Some thoughts on Jihadism


Every single one of us perfectly remembers where we were and what we were doing on September 11th 2001, when the news reached us that some airplane crashed into the World Trade Center (I was cleaning beans on the kitchen table at my parents’). This attack and the ones that followed in the minutes and hours following, brought us very close to, what Samuel Huntington once described as the next big thing, “The clash of civilizations”.

Suddenly the talk of the town became Muslims trying to defeat Western supremacy. All of them (most of them) suddenly became suspicious, a possible threat to our civic society based on equality, democracy, tolerance and what have you more. Islam became the doing of those men with long beards and short trousers.

What followed ? Some wars, sometimes being righteous, most of them just strategic (or as seen by the Muslims, just evil). The Taliban got (almost) defeated, Usama bin Laden (the ultimate bad guy) was driven out of Afghanistan, the military structure of al-Qaeda dismantled, … But it happened again, London, Madrid, Bali, … attacked by extremist Muslims.

The West brought in the cavalry. The USA pulled it’s NATO allies into the quick sand of the Middle East. It would not take that long before we were fighting Islam. Extremist Islam of course, but what makes Islam extremist ? In the following paragraphs I’ll try to explain what defines Islam, Islamism, Salafī and Jihādī.


Anyone who declares the Shahāda (there is no God but God and Muhammad is his Prophet -لا اله إلا الله و محمد رسول الله) is Muslim. There are just five basic rules in Islam (أركان الدين:

1. Shahāda ~ quoted above
2. Salāt ~ prayer
3. Zakāt ~ helping the needed (in short)
4. Sawm ~ fasting during the holy month
5. Hajj ~ pilgrimage to the city of Mekka

Anyone following these rules (or some of them) is considered being a Muslim. No political ideas involved here


This movement in Islam aims at a higher goal. Islamists are the ones promoting politics to be lead by the principles of Islam. These should not only guide an individual’s personal life, but should be taken in account on a political level. The state should be lead by Islam; but Islamists tend towards the idea that such a state could only exist by support of it’s population. Thus, they are considered to be Muslims with a political agenda, but democratic nonetheless.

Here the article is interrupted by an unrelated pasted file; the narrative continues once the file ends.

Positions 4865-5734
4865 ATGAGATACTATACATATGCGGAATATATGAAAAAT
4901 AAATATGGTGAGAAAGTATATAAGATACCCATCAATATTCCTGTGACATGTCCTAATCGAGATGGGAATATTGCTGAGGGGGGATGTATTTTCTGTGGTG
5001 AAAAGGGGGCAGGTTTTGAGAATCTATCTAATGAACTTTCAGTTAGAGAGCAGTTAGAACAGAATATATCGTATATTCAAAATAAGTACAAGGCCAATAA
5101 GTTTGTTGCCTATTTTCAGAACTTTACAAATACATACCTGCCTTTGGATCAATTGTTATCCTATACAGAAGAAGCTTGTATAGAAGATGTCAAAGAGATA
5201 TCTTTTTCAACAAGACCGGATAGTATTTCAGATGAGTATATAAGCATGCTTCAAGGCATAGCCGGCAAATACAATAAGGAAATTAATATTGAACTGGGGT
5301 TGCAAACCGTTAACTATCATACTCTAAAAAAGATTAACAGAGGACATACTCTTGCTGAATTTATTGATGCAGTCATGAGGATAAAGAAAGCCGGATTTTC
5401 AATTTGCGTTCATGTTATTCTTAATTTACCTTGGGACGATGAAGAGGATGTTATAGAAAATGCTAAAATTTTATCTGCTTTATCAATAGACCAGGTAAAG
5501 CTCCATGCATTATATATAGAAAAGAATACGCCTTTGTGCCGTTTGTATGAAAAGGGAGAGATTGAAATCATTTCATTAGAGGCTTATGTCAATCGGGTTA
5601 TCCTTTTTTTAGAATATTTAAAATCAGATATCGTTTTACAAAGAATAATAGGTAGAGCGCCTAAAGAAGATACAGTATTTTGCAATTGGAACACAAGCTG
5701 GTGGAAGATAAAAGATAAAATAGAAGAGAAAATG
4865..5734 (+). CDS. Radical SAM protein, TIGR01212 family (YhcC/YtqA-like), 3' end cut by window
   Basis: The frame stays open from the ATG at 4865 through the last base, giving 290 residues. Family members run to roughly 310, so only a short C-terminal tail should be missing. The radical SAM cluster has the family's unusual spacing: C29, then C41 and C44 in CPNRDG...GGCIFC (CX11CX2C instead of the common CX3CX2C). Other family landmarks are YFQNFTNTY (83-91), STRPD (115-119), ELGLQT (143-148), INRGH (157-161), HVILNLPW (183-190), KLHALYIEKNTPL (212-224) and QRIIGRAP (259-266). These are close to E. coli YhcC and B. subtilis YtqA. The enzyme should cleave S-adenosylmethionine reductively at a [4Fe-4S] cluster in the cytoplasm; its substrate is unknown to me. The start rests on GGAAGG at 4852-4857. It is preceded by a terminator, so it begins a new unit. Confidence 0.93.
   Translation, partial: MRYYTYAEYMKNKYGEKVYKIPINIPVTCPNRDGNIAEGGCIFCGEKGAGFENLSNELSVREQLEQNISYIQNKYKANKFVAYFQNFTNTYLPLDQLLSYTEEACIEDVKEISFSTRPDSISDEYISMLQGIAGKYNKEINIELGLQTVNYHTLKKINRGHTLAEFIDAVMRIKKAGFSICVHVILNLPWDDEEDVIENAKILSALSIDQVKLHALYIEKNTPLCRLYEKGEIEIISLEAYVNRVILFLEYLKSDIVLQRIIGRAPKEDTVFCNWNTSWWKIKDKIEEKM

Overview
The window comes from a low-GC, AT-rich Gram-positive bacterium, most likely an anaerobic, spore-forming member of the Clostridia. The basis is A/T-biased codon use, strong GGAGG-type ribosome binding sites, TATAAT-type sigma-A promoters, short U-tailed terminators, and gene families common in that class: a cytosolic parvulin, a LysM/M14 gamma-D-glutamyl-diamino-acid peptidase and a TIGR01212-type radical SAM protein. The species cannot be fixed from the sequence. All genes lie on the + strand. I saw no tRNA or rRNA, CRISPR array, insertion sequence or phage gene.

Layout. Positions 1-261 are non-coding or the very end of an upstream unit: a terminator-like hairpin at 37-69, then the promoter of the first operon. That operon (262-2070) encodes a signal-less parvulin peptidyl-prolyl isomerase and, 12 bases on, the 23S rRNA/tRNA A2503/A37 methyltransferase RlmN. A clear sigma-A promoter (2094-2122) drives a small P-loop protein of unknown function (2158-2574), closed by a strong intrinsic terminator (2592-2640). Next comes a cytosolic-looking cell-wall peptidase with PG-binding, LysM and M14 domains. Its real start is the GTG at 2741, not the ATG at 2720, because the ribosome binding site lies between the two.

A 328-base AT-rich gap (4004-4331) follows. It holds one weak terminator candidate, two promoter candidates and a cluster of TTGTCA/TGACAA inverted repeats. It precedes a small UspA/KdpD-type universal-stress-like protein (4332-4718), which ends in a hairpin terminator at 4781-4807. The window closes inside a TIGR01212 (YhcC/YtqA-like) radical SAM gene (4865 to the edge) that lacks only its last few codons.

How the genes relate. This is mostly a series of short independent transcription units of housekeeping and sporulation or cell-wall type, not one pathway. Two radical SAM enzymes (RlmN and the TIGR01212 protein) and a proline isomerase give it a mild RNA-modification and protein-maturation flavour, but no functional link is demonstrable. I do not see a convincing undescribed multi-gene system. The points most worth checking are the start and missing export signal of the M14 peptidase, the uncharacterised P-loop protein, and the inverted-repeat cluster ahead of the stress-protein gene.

The Muslim Brotherhood government in Egypt is an excellent example of political Islam or Islamism.


Salafī Islam is driven by the rules, principles and laws as posed by the Qur’ān and Hadīth (simply put; some guidelines given by the Prophet Muhammad). But in a very extreme way. Only these trusted sources and consensus of Islamic scholarship brings stability to society, both on micro- as on macro-level. Whereas Islamists are to be considered tending towards democracy; these guys are a bit of the opposite. Equal rights for example are not the agenda.

But then another faction pops up. The Salafī movement in Islam became divided as well. Nowadays we see Salafī Islahī (reform Salafī) on the one hand and Salafī Jihādī (the once who like violence) on the other. The former just try to persuade people by preaching, the latter by terrorism ..


Al-Qaeda is the best example here. By attacking the United States they made it clear. The 9/11 attacks are, so far, the ones with the biggest impact. Several wars only created more Jihadists
. In the aftermath of 9/11 we have witnessed terrorist attacks in London, Bali, Madrid, Marrakech, … Well, about everywhere. The organization al-Qaeda (if there ever was one) may have disappeared virtually since the wars in Afghanistan and Iraq and Usama bin Laden’s death; the ideas survive. Al-Qaeda has proven it’s continuous existence (as an idea) in the killing of USA ambassador Christopher Stevens. In Syria, Jabhat an-Nusra (Nusra Front) is fighting the regime, imagine they win …

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